HomeCultureArt & Theatre

Art history: Beautiful paintings of books


30th Sep 2018 Art & Theatre

Art history: Beautiful paintings of books

Books and paintings often go hand in hand as an age-old symbiosis of storytelling through the arts. Here we show you some beautiful depictions of the two art-forms, captured together

Gerard Dou, Old Woman Reading a Bible


c.1630. Oil on panel, 71 x 55.5 (27 15/16 x 21 7/8). Rijksmuseum, Amsterdam

Gerard Dou, a pupil of Rembrandt, painted the people of the Dutch Golden Age, a time of prosperity and religious zeal. An elderly woman sits in authoritative profile with a book wide open.

The page on view is from the Gospel of Luke: a passage inviting the rich to give away half of their possessions to the poor. Her parted lips suggest she’s reading aloud, a common practice at this time for most Europeans who could read. She might in fact have an audience or perhaps she’s reading to herself, punctuating the words for stronger impression. Her fur-lined velvet coat and matching bonnet indicate her affluence, but will she be willing to do the evangelical good and part from half her riches?


Roger de la Fresnaye, Married Life, 1912.

Oil on canvas, 98.9 x 118.7 (38 15/16 x 46 ¾). Minneapolis Institute of Art. The John R. Van Derlip Fund (52.1)

In the cubist tradition, this painting shows the stuff of life in a rhythm of stylised forms. My eye is drawn to the four books in the top middle section of this canvas. Crowning the scene from the tilted table, they seem both to make a rift and to join the two partners.

The woman, somehow oddly painted in the nude compared to the man who’s fully clothed, clings on to her husband’s arm, he continues to blow smoke rather indifferently. Is this a scene of harmony or of distance between the sexes? Those stereotypes seem to give us marital bliss in a form as precarious as the balance of all the objects and shapes gathered in this painting.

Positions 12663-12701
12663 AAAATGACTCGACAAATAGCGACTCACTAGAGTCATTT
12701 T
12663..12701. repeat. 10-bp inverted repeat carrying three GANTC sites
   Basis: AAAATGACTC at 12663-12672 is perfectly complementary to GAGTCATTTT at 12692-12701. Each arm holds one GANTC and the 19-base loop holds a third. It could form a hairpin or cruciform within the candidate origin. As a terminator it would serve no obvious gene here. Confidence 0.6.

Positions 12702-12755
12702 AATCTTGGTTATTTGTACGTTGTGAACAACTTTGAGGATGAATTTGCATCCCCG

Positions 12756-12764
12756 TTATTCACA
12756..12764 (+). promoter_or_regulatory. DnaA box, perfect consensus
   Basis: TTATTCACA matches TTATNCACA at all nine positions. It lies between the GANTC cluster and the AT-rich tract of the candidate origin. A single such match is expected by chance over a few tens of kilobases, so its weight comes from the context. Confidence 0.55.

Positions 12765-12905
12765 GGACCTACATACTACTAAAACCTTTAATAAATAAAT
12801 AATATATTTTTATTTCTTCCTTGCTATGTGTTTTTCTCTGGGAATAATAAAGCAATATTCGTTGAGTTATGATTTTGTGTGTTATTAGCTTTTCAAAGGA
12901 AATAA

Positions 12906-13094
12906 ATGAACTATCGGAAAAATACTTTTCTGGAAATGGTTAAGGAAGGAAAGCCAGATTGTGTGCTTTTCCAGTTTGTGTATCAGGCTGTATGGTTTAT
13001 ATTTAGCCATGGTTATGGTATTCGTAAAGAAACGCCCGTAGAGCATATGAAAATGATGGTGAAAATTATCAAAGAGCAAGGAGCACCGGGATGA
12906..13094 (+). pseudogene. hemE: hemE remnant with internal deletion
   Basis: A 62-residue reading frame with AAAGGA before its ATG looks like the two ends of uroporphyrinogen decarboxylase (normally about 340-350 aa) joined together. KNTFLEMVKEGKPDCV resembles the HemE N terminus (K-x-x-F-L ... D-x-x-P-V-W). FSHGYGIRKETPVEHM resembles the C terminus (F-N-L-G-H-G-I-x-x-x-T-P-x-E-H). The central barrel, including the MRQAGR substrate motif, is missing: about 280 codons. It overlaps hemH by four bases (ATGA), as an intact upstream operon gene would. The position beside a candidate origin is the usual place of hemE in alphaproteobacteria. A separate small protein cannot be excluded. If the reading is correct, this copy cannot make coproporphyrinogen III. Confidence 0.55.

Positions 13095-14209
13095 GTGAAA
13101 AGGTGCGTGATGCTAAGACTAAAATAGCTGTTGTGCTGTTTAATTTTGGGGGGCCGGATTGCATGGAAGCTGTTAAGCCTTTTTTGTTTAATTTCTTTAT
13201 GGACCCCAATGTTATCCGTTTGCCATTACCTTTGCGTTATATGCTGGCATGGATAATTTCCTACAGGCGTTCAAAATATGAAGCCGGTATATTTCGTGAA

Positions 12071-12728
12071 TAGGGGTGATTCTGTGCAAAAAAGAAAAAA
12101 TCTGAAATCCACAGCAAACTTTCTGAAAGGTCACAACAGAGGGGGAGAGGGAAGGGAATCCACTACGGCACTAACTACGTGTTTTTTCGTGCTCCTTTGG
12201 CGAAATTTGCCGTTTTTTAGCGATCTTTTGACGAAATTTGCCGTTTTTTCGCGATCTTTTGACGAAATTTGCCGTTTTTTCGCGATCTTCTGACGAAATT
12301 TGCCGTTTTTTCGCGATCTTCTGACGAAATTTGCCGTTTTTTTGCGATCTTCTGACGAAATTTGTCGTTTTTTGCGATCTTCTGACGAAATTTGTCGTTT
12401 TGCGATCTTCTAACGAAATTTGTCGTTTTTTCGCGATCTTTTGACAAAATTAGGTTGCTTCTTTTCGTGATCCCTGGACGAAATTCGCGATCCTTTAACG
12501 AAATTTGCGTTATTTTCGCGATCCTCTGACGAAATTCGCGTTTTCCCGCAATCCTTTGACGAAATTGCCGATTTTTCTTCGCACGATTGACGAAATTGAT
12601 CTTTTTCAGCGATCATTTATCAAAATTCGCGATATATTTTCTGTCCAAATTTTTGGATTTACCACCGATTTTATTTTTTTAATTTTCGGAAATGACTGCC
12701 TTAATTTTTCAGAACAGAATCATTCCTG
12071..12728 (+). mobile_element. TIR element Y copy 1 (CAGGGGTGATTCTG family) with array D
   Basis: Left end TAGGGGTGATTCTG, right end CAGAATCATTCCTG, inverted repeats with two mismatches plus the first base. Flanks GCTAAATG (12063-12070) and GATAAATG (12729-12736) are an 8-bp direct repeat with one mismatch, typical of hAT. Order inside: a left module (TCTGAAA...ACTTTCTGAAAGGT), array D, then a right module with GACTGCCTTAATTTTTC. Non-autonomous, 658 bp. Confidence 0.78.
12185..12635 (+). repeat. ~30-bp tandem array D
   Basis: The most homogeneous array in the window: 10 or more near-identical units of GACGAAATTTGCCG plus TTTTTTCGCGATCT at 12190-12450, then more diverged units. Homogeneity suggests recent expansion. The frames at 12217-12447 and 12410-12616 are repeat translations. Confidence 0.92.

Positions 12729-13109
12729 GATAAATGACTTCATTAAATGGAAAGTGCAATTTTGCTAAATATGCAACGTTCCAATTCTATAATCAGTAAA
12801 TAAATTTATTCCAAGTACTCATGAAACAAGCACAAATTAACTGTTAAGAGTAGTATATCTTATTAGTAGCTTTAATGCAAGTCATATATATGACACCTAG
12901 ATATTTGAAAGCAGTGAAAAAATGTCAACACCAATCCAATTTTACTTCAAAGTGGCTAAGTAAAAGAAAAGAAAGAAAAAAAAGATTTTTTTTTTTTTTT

Antonello da Messina, Virgin Annunciate

c.1476. Oil on panel, 45 x 34.5 (18 x 13 9/16). Palazzo Abatellis, Palermo

The Virgin at her lectern is facing out, she could be at a window. I see her as a rounded pyramid of the most precious blue, cut against a deep dark background. We, the viewers, look at her from where the artist was, from where the angel Gabriel is delivering God’s message that she will bear his son.

The power of this painting lies in the sense of sudden intrusion, the startling interruption of her reading a Book of Hours. You can find the messenger’s passing in the light movement of air which turns the page and lifts the veil that she elegantly holds back, or in her other hand raised towards him in admonition. But her gaze is oblique, almost blind, her thoughts possibly already on the mystical message.


Anonymous, A Man Reading

c.1660. Oil on canvas, 88 x 66.5 (34 3/8 x 26 3/16). Rijksmuseum, Amsterdam

When I look at this image, I find its meaning unclear yet moving. A rather attractive man, fashionably dressed, sits in a landscape reading a book, facing his left. Is there a companion piece showing a woman in the same setting facing her right? The yellow and red ribbons suggest perhaps a festivity and the carnation a hope for love, but there’s coldness here.

The garden is bare, the tree offers a protective branch but no leaves or flowers, the scene is dim. He seems engrossed in his reading but doesn’t hold the book, and leaves it in a corner, at some distance, perhaps the poems too cannot give him solace or distraction and his mind strays in mysterious longings and an eternal wait.